We ask a lot from the spaces that we inhabit; practicality, durability, energy , aesthetics, acoustics. But where health does that sit within our requirements? It goes without saying that our health is improved by regular fresh air changes through controlled ventilation. But before the times of MVHR (mechanical ventilation and heat recovery) systems there were other ways that the natural world helped us to make spaces psychologically and physiologically better.
In today’s quest to make better, healthier spaces we are seeing designers attention turned back to the natural world and realise the benefits that plants can offer not just in their purification abilities but also their sensory qualities – for instance as I sit surrounded by an array of amazing materials, on loan from SCIN materials resource library I love the delicate scent of rose petals that the sample swatch of Organoid Rose Petal veneer gives off from my desk.
Architecture is offering numerous visible solutions to increasing bio diversity through the introduction of flora to roof-scapes, facades and urban landscaping. So too are we seeing a boom in the greening of interior design solutions, bringing with it the benefits of introducing plants in unusual ways with numerous benefits. Take a look at these amazing Japanese string plants for example
It’s well known that plants absorb carbon dioxide and emit oxygen but they also improve internal environments by removing and absorbing toxins. Modern spaces contain a cocktail of hazardous chemicals such as formaldehyde (found in MDFs, carpets, upholstery), VOC’s (in paints and plastics) benzene (in plastics, synthetic fibres, rubbers) and trichloroethylene (in paint removes, cleaning solutions, adhesives) – which individually can be harmful, but combined their impact is scarily unknown.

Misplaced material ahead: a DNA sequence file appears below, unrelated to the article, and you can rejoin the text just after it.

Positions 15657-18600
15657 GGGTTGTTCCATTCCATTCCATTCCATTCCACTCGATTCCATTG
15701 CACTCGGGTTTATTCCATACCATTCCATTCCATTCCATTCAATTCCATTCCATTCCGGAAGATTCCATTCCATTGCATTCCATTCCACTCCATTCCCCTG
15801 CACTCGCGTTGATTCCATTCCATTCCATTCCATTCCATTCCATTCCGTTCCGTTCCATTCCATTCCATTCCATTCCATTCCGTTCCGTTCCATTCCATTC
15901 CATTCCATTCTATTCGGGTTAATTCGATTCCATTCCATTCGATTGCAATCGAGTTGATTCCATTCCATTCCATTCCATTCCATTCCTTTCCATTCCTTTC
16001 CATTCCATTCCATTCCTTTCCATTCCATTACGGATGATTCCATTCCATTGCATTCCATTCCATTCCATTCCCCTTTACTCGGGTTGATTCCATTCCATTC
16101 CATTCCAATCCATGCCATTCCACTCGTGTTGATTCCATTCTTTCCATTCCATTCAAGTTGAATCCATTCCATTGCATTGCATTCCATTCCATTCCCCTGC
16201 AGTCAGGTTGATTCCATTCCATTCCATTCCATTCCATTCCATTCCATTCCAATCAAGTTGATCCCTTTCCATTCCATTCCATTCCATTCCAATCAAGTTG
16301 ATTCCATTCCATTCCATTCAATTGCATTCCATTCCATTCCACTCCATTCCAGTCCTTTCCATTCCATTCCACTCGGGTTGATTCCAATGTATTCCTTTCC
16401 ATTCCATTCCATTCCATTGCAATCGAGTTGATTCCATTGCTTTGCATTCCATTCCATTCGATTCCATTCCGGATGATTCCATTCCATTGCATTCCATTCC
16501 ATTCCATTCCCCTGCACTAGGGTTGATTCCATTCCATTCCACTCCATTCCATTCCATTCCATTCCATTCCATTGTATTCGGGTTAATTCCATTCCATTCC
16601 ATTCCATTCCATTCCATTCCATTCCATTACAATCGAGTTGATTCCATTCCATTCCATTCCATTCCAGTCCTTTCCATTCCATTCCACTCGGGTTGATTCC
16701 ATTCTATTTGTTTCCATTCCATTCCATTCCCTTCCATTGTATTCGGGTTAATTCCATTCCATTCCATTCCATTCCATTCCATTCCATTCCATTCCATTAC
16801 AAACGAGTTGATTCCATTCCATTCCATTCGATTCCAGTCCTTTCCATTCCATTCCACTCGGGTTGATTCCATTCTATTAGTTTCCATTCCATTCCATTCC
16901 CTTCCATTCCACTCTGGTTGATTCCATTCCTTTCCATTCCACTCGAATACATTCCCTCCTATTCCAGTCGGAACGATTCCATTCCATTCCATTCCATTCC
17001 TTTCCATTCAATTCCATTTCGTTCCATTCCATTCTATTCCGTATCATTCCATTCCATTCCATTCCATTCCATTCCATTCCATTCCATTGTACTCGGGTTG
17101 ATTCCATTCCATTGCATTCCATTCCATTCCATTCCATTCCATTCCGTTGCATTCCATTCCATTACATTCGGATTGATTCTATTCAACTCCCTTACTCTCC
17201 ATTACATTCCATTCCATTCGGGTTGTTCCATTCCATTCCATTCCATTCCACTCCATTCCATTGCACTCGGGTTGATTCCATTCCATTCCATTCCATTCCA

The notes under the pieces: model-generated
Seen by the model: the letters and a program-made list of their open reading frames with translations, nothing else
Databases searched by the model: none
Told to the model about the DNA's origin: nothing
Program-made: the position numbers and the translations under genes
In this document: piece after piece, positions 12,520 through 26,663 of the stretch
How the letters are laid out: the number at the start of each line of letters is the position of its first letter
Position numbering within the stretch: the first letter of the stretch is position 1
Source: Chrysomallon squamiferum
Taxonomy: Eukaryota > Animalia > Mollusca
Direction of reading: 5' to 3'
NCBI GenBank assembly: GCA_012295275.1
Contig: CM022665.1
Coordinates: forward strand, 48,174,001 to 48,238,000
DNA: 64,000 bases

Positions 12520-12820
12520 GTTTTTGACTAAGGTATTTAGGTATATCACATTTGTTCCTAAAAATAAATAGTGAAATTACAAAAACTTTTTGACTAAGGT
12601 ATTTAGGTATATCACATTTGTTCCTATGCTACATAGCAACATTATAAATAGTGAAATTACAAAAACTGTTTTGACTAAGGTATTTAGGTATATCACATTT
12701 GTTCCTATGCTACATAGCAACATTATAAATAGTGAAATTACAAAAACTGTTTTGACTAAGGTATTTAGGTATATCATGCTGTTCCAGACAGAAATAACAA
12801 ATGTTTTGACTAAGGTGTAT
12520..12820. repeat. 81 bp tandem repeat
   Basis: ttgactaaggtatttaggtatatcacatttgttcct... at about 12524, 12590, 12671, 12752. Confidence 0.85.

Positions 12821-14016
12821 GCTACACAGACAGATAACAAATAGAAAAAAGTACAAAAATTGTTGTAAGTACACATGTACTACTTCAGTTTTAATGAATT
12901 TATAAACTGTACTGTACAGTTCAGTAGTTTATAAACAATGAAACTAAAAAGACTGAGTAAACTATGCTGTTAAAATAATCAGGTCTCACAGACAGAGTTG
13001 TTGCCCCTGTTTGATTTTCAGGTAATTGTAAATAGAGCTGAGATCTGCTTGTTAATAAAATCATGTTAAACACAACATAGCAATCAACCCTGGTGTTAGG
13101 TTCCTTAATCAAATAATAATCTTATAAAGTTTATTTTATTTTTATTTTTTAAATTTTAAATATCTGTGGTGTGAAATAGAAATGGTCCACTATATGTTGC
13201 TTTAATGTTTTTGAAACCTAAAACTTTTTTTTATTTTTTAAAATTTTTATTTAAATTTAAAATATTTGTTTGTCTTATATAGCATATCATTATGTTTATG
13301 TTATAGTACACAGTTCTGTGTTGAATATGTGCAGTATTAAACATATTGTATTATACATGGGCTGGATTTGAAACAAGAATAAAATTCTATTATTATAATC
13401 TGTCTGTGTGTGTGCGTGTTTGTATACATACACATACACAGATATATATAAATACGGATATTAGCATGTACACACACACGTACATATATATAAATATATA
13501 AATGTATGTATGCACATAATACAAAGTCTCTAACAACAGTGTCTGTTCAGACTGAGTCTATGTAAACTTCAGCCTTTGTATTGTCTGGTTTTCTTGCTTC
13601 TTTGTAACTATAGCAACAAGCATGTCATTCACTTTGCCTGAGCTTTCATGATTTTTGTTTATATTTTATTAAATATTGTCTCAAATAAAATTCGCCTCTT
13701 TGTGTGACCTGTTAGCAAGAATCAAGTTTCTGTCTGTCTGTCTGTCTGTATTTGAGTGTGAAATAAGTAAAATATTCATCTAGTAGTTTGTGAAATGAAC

Luckily a number of plants have toxin removing properties that can benefit interior spaces and health Peace Lilys, Mother In Laws Tongue, Boston Ferns, English Ivy, and the Areca Palm to name a few, and all examples of plants that can remove toxins from our internal environments. But how best to introduce them to our built spaces?
One favourite are the ingenious Wooly pocket systems, affordable, simple to fix and made from reclaimed materials. The woolly pocket is a modular system that allows you to add as much or as little as you need, creating small burst of interior greenery or whole walls.
But for a smaller tech based approach I love the Andrea Air purifier, which it claims is the first air filter capable of absorbing toxins such as formaldehyde using the natural absorptive and metabolic properties of living plants. Its a futuristic tech meets bio thing but they look great.
If you’re lacking in wall or floor space why not suspend healthy plants from the ceiling? The innovative Boskke sky planter offers a surreal opportunity to hang your green leaves upside down, apparently plants love it.
If plants simply aren’t an option but you are aware that you do have toxins in your environment or leaching through walls (from surface coatings such as lead paints) why not consider lining walls with Bluchers Saratech Permasorb http://www.bluecher.com/en/brands/saratech/ – it’s a flexible sheet material filled with thousands of tiny spherical absorbing balls. Each ball sucks and locks in toxins – so being the first wall covering that actually purifies environments.